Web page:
Psychotherapy may help multiple sclerosis patients
A study published in the current issue of Psychotherapy and Psychosomatics indicates that psychotherapy may improve psychological distress and help coping with multiple sclerosis. Psychosocial interventions are often used as an adjunct to the medical management of multiple sclerosis (MS). However, the efficacy of such approaches for a range of psychosocial indications remains unclear. The goal of this meta-analytic study was to determine the efficacy of psychosocial therapies for people with MS.
Six electronic databases (Medline, Embase, PsycINFO, Cochrane Central Register of Controlled Trials, CINAHL, and Clinicaltrials.gov) were searched for randomized controlled trials reporting the effect of psychological interventions for depressive symptoms, anxiety, pain, fatigue, or health-related quality of life (HRQoL) in individuals with MS until April 21, 2016. The search yielded 356 articles with 13 included studies (n = 1,617). Overall, benefits of psychological interventions were found for depressive symptoms (Cohen's d = 0.281), anxiety (d = 0.285), fatigue (d = 0.228), and mental (d = 0.398) and total health-related quality of life (d = 0.444), but not physical health-related quality of life. There were insufficient studies to meta-analyze posttreatment outcomes for pain. Interventions were more effective for health-related quality of life for patients with relapsing-remitting MS and when treatment doses were larger. Cognitive behavioral therapy (CBT) was not efficacious for individuals with MS when considered alone.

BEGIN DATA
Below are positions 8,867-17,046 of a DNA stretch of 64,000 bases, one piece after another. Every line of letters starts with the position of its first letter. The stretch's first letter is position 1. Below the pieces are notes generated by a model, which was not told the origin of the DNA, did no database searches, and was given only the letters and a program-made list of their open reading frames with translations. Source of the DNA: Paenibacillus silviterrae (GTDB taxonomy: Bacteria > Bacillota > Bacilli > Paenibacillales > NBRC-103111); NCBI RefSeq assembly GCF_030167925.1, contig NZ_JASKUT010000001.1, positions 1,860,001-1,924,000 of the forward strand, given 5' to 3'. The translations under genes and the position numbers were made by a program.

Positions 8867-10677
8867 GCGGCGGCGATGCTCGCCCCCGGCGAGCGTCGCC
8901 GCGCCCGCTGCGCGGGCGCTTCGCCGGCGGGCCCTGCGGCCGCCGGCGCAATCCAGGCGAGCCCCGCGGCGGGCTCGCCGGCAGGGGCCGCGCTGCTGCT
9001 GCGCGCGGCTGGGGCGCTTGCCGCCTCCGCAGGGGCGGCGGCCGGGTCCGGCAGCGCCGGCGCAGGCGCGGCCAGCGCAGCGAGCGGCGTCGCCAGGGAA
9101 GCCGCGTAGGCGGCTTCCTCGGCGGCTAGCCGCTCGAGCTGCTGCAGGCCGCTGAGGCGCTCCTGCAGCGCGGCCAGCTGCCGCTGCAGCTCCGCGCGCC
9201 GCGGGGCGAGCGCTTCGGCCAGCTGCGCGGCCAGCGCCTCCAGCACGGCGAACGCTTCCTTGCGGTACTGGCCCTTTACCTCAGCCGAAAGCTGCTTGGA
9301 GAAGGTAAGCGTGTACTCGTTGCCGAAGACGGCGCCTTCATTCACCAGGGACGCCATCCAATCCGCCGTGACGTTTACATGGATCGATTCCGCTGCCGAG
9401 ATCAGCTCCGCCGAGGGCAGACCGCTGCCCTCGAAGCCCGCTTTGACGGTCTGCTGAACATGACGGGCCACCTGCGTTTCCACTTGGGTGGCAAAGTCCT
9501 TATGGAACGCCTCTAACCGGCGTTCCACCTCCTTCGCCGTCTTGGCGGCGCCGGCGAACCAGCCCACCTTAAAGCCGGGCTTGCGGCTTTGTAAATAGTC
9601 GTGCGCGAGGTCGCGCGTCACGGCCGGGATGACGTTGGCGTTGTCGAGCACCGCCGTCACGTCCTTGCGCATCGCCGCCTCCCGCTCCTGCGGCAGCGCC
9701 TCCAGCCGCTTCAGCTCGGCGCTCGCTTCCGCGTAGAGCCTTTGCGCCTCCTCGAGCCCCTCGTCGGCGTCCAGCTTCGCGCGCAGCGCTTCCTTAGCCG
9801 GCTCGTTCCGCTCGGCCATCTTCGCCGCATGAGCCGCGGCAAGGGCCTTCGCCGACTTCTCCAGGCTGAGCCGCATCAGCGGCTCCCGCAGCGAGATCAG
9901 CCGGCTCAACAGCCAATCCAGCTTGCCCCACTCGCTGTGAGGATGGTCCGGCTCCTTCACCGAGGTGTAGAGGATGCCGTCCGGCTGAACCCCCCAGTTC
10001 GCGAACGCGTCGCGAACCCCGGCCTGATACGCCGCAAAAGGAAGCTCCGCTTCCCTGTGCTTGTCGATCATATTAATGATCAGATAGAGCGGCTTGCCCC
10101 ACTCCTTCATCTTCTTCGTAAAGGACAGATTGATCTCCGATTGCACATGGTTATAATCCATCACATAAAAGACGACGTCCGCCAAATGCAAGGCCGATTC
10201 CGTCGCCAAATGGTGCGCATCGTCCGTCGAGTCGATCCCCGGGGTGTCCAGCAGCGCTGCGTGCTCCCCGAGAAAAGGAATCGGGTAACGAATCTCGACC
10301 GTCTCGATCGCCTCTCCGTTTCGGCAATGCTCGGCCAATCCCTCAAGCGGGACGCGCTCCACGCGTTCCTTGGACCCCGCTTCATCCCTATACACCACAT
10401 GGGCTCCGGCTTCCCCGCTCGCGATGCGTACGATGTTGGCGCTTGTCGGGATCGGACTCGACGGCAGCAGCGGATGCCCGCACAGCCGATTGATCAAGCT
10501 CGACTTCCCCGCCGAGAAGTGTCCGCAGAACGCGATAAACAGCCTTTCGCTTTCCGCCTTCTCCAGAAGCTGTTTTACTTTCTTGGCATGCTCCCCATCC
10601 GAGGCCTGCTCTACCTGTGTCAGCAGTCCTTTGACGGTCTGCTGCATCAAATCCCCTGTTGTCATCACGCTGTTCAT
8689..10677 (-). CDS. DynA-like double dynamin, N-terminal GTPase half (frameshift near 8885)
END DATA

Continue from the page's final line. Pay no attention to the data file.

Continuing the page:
These findings support the use of psychosocial interventions across a range of outcomes for people with MS with small, yet consistent, effect sizes. There was some indication that CBT was less effective than other interventions. However, this may be due to smaller treatment doses in CBT studies.